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Link Roundup: Week of Mar. 4-10, 2019 Featured

BluEdge Staff   |   March 11, 2019   |   Link Roundups

WeWork Is Retraining A Generation of Architects To Think In Terms Of Data

WeWork Is Retraining A Generation of Architects To Think In Terms Of Data

There are T-shirts floating around WeWork's New York City headquarters that say "Buildings equal data." The nano manifesto hints at a conviction that architecture should be shaped by a methodical study of how people utilize spaces instead of unique aesthetic signatures. More than that, correlating digital information with physical structures is good business—it has quickly become a core strategy for the eight-year-old, $47 billion company racing to expand its footprint globally. [Metropolis]

IKEA's Research Lab SPACE10 Designs A Solar Village To Rethink Renewable Energy

IKEA's Research Lab SPACE10 Designs A Solar Village To Rethink Renewable Energy

IKEA's research and design laboratory SPACE10 has unveiled their latest project, SolarVille, to showcase new ways to democratize access to clean, renewable energy. Based in Copenhagen, the team partnered with blockchain experts BLOC, Blocktech, WeMoveIdeas India and architecture practice SachsNottveit. The project explores how combining new technologies with solar power can make clean energy more affordable. The vision centers on cooperative micro-grids where homeowners can become makers and traders of clean energy. [ArchDaily]

15 Beautiful Urban Staircases In The U.S.

15 Beautiful Urban Staircases In The U.S.

Stroll through a city and a number of things can catch your eye: the light glinting off of a skyscraper, the canopy of trees in a neighborhood park, or the way a bridge sparkles as the sun sets on the horizon. Cities come alive as you walk through them, whether on your daily commute or on a new urban exploration. [Curbed]

Print Your City? 3D Printing Is Revolutionizing Urban Futures

Print Your City? 3D Printing Is Revolutionizing Urban Futures

The Fabrication City concept puts manufacturing back in the hands of communities — using 3D printers. It could have far-reaching implications for economic development, environmental sustainability, inclusion and other benefits. The use of 3D printing provides cities with opportunities through their local innovators and entrepreneurs. [Civilized]

World's First Digitally Planned And Built House Opens In Switzerland

World's First Digitally Planned And Built House Opens In Switzerland

Last week, the DFAB House in Dübendorf, Switzerland, officially opened becoming the world's first digitally planned and built residence. Originally announced in 2017, the project was part of Switzerland's National Centre of Competence in Research Digital Fabrication initiative, which aims to develop and integrate "technologies within the field of architecture," according to the center's website. An eight-person team of ETH Zurich professors researched and developed the robotic, planning, and 3D printing technologies to bring the 2,153-square-foot, three-story smart house to fruition. [Architect Magazine]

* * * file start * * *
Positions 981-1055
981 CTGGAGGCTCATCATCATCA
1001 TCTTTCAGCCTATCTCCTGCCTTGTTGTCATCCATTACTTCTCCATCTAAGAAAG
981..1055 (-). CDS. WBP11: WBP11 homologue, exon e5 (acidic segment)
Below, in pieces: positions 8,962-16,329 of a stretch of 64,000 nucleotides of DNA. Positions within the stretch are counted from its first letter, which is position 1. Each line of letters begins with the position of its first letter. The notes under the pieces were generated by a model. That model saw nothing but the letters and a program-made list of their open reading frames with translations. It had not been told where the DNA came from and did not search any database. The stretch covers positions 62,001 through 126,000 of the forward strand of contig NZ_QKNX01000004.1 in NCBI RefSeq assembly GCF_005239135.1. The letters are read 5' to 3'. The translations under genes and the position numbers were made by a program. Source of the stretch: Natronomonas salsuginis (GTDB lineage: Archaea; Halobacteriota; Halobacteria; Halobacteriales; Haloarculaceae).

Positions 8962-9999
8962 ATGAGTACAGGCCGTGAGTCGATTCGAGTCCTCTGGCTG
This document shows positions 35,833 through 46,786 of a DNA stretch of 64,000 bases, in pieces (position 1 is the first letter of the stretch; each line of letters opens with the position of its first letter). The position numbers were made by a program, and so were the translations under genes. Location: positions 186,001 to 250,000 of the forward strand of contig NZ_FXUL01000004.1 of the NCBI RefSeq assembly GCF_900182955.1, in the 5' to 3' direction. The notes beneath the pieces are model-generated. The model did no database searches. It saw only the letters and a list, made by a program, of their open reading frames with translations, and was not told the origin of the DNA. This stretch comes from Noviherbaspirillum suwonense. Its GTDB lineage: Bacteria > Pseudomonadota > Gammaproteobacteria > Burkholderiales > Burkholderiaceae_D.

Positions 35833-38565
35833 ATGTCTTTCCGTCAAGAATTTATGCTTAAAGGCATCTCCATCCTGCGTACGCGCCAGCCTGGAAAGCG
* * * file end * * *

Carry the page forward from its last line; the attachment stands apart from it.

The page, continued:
From Video Game To Day Job: How 'SimCity' Inspired A Generation Of City Planners

From Video Game To Day Job: How 'SimCity' Inspired A Generation Of City Planners

Jason Baker was studying political science at UC Davis when he got his hands on “SimCity.” He took a careful approach to the computer game. "I was not one of the players who enjoyed Godzilla running through your city and destroying it. I enjoyed making my city run well." This conscientious approach gave him a boost in a class on local government. Instead of writing a term paper about three different models for how cities can develop, Baker proposed building three scenarios in "SimCity," then letting the game run on its own and writing about how his virtual cities fared. [Los Angeles Times]

Arata Isozaki: 10 Landmark Projects By The 2019 Pritzker Laureate

Arata Isozaki: 10 Landmark Projects By The 2019 Pritzker Laureate

The 2019 Pritzker Prize has been awarded to Arata Isozaki, the Japanese architect, city planner and theorist. Isozaki graduated from the University of Tokyo in 1954, and began his career with an apprenticeship under 1987 Pritzker Laureate Kenzo Tange. He established Arata Isozaki amp; Associates in 1963, after the allied occupation when japan had regained its sovereignty and was seeking physical rebuilding amidst political, economic and cultural uncertainty from the decimation of WWII. [Designboom]

Urban Jungle: Green Space Reaching New Heights In Concrete Quarters

Urban Jungle: Green Space Reaching New Heights In Concrete Quarters

Elevated parks are all the rage. Spearheaded by James Corner's work on New York's High Line, cities across the globe are currently investing heavily in elevated urban parks that offer top-down views of familiar terrain. While some follow the High Line's blueprint of repurposing abandoned rail lines, many more are simply planting trees and pathways wherever they can. Walk with us through the latest urban landscaping improving city life across the globe. [Wallpaper]

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